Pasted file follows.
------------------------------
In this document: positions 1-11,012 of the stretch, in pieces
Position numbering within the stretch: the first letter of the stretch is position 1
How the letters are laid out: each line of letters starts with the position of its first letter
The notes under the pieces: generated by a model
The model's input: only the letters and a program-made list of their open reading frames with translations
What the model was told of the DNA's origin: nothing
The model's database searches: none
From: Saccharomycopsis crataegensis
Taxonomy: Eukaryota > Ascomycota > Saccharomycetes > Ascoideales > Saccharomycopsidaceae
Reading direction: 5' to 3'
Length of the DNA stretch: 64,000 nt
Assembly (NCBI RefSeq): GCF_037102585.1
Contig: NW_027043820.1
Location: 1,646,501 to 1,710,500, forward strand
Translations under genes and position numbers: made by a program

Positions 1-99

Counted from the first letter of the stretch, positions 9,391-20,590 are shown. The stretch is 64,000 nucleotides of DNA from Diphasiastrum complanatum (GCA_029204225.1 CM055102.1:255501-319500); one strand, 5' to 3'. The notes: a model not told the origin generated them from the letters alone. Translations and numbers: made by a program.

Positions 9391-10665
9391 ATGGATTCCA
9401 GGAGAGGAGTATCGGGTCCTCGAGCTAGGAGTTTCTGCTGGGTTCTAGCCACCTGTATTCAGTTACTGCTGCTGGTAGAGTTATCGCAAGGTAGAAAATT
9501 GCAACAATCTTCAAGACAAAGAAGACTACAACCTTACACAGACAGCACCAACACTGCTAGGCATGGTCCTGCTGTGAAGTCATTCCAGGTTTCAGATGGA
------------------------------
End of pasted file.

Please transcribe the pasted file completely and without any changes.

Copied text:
In this document: positions 1-11,012 of the stretch, in pieces
Position numbering within the stretch: the first letter of the stretch is position 1
How the letters are laid out: each line of letters starts with the position of its first letter
The notes under the pieces: generated by a model
The model's input: only the letters and a program-made list of their open reading frames with translations
What the model was told of the DNA's origin: nothing
The model's database searches: none
From: Saccharomycopsis crataegensis
Taxonomy: Eukaryota > Ascomycota > Saccharomycetes > Ascoideales > Saccharomycopsidaceae
Reading direction: 5' to 3'
Length of the DNA stretch: 64,000 nt
Assembly (NCBI RefSeq): GCF_037102585.1
Contig: NW_027043820.1
Location: 1,646,501 to 1,710,500, forward strand
Translations under genes and position numbers: made by a program

Positions 1-99

Counted from the first letter of the stretch, positions 9,391-20,590 are shown. The stretch is 64,000 nucleotides of DNA from Diphasiastrum complanatum (GCA_029204225.1 CM055102.1:255501-319500); one strand, 5' to 3'. The notes: a model not told the origin generated them from the letters alone. Translations and numbers: made by a program.

Positions 9391-10665
9391 ATGGATTCCA
9401 GGAGAGGAGTATCGGGTCCTCGAGCTAGGAGTTTCTGCTGGGTTCTAGCCACCTGTATTCAGTTACTGCTGCTGGTAGAGTTATCGCAAGGTAGAAAATT
9501 GCAACAATCTTCAAGACAAAGAAGACTACAACCTTACACAGACAGCACCAACACTGCTAGGCATGGTCCTGCTGTGAAGTCATTCCAGGTTTCAGATGGA